Thursday, April 28, 2011
In footnote 4 of her dissenting opinion in the 5-4 decision in Republican Party of Minnesota v. White, 536 U.S. 765 (2002), declaring unconstitutional an ethical prohibition on judicial candidates announcing their opinions, Justice Ginsburg wrote:
The author of the Court’s opinion [in the present case of Republican Party of Minnesota v. White] declined on precisely these grounds to tell the Senate whether he would overrule a particular case:
‘‘Let us assume that I have people arguing before me to do it or not to do it. I think it is quite a thing to be arguing to somebody who you know has made a representation in the course of his confirmation hearings, and that is, by way of condition to his being confirmed, that he will do this or do that. I think I would be in a very bad position to adjudicate the case without being accused of having a less than impartial view of the matter.’’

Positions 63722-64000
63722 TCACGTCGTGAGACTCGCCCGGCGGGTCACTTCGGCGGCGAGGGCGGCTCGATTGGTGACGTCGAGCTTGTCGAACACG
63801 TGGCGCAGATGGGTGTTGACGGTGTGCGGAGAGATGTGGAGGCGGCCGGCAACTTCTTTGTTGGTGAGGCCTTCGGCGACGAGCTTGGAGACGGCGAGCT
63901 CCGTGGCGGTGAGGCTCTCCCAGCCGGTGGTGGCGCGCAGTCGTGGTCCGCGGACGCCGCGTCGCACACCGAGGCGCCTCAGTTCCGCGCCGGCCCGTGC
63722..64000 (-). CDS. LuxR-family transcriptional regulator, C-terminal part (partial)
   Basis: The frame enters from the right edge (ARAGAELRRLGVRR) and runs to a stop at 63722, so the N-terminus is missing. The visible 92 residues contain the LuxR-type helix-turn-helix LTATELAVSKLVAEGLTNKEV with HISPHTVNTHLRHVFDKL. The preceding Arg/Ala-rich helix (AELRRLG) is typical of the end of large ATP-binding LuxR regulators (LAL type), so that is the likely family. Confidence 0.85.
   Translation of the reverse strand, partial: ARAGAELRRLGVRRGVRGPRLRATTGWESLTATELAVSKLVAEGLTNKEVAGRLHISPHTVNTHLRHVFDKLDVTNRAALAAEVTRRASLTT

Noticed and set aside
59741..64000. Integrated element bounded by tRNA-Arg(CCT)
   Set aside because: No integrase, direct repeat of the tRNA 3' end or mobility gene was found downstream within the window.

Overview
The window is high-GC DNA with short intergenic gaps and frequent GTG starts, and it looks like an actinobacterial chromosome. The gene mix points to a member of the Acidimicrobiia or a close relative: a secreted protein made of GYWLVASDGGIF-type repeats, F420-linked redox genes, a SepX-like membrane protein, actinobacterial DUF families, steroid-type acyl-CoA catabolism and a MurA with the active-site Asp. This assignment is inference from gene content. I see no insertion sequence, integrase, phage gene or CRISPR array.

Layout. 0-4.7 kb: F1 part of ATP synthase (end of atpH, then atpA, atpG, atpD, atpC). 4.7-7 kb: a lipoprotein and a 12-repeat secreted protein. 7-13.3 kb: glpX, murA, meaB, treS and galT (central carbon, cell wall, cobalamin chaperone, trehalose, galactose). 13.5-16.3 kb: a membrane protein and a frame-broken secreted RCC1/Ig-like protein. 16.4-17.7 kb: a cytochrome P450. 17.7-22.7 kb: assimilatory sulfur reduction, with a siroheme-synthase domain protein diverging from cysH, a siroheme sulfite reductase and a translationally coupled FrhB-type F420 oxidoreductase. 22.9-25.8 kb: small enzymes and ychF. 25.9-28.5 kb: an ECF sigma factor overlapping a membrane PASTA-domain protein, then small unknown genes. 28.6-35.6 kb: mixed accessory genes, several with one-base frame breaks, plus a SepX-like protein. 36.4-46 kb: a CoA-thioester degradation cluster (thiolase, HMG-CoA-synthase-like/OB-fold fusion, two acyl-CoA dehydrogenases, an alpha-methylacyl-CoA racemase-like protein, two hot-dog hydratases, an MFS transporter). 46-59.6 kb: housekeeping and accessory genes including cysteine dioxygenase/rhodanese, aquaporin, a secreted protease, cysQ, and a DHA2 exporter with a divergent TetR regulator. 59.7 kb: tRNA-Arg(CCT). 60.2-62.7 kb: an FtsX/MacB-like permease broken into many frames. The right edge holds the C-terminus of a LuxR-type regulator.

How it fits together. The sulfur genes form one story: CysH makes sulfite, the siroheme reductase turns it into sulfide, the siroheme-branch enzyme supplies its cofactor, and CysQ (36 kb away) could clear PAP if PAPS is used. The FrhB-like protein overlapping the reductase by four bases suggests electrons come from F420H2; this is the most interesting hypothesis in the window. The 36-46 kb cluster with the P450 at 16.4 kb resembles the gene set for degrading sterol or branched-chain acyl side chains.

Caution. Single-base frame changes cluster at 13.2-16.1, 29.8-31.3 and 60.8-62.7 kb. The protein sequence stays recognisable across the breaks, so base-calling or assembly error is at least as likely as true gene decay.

13 R. Mersky & J. Jacobstein, The Supreme Court of the United States: Hearings and Reports on Successful and Unsuccessful Nominations of Supreme Court Justices by the Senate Judiciary Committee, 1916–1986, p. 131 (1989) (hearings before the Senate Judiciary Committee on the nomination of then-Judge Scalia).